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What We're Reading: March 15

Throughout the week, the BPC Housing Commission highlights news items that address critical developments in housing policy. Any views expressed in the content posted on this forum do not necessarily represent the views of the Commission, its co-chairs or the Bipartisan Policy Center.



Foreclosures Pick Up In Many States

The Associated Press

“Foreclosure activity surged last month across about half of the nation’s states, as banks tackled a backlog of homes with mortgages that had gone unpaid yet remained in limbo due to delays stemming from foreclosure-abuse claims.”

Read more here.



Bank Officials Cited in Churn of Foreclosures

By Nelson D. Schwartz and J.B. Silver-Greenberg

The New York Times

“Managers at major banks ignored widespread errors in the foreclosure process, in some cases instructing employees to adopt make-believe titles and speed documents through the system despite internal objections, according to a wide-ranging review by federal investigators.” Read more here.



A Nation With Too Many Tax Breaks

By Eduardo Porter

The New York Times

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? “Even if one agrees government should spend all this money to get Americans into a home, the deduction for mortgage interest is a lopsided way to allocate it: 76 percent of the total benefit goes to the richest fifth of the population…”

Read more here.



Invisible Handouts and Anti-Government Conservatives

? By James Kwak

The Baseline Scenario

“[The mortgage interest] deduction isn’t hidden in the sense that no one knows about it; it’s hidden in the sense that people think of it as a natural feature of the income tax that they are entitled to, not as a government spending program.”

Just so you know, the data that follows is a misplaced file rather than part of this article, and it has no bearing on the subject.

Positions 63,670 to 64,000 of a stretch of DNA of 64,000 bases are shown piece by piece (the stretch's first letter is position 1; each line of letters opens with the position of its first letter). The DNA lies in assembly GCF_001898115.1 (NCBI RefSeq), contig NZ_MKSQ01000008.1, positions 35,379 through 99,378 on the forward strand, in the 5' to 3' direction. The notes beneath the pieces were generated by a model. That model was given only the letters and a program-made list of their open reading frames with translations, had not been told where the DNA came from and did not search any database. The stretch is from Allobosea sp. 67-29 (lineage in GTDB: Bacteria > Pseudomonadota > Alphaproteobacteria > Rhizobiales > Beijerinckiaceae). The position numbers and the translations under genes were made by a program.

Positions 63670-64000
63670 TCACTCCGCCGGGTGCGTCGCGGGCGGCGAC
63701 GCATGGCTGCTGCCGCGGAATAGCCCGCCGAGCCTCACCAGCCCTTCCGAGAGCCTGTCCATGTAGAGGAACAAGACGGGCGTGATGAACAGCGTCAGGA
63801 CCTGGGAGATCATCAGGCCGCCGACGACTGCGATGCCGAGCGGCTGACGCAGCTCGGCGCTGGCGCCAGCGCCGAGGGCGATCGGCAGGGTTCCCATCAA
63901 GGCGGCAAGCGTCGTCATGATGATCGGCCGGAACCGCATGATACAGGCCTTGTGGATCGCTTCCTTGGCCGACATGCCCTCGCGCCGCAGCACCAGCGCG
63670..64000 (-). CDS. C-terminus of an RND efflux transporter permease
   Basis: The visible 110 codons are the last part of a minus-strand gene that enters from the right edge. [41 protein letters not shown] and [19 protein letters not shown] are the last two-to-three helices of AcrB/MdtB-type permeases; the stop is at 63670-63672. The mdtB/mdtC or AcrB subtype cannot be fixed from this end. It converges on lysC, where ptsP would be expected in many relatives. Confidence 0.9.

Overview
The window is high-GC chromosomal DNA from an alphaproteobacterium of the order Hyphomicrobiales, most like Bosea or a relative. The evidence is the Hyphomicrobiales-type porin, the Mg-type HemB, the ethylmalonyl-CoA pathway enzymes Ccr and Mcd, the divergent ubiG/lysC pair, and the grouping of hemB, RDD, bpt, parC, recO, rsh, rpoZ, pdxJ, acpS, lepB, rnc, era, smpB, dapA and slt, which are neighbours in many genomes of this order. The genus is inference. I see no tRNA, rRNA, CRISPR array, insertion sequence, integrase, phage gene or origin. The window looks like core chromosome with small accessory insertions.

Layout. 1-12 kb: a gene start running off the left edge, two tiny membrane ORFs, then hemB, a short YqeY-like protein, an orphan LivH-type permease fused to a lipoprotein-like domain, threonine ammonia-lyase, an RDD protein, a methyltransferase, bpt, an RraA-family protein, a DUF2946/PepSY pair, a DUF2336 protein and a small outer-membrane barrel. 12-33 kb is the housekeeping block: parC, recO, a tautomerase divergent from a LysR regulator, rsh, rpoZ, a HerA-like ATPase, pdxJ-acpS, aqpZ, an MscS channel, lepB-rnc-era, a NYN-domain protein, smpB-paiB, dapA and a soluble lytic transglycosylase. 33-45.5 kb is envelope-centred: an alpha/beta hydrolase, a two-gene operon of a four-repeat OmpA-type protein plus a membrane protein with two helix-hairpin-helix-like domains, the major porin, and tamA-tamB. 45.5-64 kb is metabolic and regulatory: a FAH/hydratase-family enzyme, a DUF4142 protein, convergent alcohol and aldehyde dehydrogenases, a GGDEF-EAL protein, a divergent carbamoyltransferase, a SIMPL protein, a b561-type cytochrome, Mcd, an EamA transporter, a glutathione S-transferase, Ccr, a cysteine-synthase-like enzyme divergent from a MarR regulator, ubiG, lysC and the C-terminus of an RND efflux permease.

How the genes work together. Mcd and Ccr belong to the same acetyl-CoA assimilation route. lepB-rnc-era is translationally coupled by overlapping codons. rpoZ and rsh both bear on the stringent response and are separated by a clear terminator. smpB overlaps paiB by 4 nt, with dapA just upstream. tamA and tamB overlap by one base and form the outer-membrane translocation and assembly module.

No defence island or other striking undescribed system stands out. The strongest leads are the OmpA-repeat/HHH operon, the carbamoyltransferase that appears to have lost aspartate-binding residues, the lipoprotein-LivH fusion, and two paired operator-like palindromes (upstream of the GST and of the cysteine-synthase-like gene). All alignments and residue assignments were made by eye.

Read more here.



Government Needs to Get Radical to Fix Housing

By Barbara A. Rehm American Banker

“Spend some time with Bill Emmons of the Federal Reserve Bank of St. Louis and you’ll question our government’s stick-a-finger-in-the-dike-and-hope-for-the-best approach to the housing crisis.”

Read more here.



New D.C. Green Mandate Could Have National Impact

By Jane M. Wolkowicz Multifamily Executive

“Multifamily and commercial buildings in Washington, D.C., may soon be going green. A proposal from the D.C. Office of Planning issues new regulations for multifamily and commercial buildings city-wide, varying by zone.”

Read more here.



Housing Lays Foundation for Rebound as Buyers Coaxed Back

By John Gittelsohn, Steve Matthews and Chris Christoff Bloomberg

“Six years into the biggest real estate collapse since the Great Depression, housing may become a net contributor to the U.S. economy for the first time since 2005.”

Read more here.



Demand surging for re-fis under gov’t help program

By Julie Schmit USA TODAY

“The Home Affordable Refinance Program, dubbed HARP 2.0, is expected to help more than 1 million borrowers to refinance at today’s low interest rates even if falling home values have left them owing more on their loans than the homes are worth.”

Read more here.



Boom-Era Property Speculators to Get Foreclosure Aid: Mortgages

By Prashant Gopal Bloomberg

“The government’s need to protect neighborhoods from blight and renters from eviction by keeping the current owners in place is outweighing concern that taxpayers will end up bailing out real-estate investors. “

Read more here.



When Living in Limbo Avoids Living on the Street

By Susan Saulny

The New York Times

“Forced by the harsh realities of the real estate market, lenders are increasingly likely to allow defaulting owners to remain in their homes ? a change in attitude and strategy that is helping to buoy some neighborhoods while further slowing the nation’s foreclosure process.”